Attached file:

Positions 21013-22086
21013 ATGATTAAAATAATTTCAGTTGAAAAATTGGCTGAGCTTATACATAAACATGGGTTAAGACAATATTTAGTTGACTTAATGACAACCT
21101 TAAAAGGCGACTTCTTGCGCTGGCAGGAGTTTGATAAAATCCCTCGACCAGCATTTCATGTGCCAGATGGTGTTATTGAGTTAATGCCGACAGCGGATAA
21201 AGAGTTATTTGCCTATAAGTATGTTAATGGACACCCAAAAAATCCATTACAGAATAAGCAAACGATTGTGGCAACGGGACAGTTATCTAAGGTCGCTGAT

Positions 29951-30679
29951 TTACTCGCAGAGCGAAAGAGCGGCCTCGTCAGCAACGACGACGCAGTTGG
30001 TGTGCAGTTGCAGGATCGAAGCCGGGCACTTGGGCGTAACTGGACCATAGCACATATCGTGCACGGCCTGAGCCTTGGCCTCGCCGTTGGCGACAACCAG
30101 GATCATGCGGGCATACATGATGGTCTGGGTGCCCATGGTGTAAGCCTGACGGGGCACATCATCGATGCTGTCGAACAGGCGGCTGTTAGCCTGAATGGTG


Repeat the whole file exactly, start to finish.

Positions 21013-22086
21013 ATGATTAAAATAATTTCAGTTGAAAAATTGGCTGAGCTTATACATAAACATGGGTTAAGACAATATTTAGTTGACTTAATGACAACCT
21101 TAAAAGGCGACTTCTTGCGCTGGCAGGAGTTTGATAAAATCCCTCGACCAGCATTTCATGTGCCAGATGGTGTTATTGAGTTAATGCCGACAGCGGATAA
21201 AGAGTTATTTGCCTATAAGTATGTTAATGGACACCCAAAAAATCCATTACAGAATAAGCAAACGATTGTGGCAACGGGACAGTTATCTAAGGTCGCTGAT

Positions 29951-30679
29951 TTACTCGCAGAGCGAAAGAGCGGCCTCGTCAGCAACGACGACGCAGTTGG
30001 TGTGCAGTTGCAGGATCGAAGCCGGGCACTTGGGCGTAACTGGACCATAGCACATATCGTGCACGGCCTGAGCCTTGGCCTCGCCGTTGGCGACAACCAG
30101 GATCATGCGGGCATACATGATGGTCTGGGTGCCCATGGTGTAAGCCTGACGGGGCACATCATCGATGCTGTCGAACAGGCGGCTGTTAGCCTGAATGGTG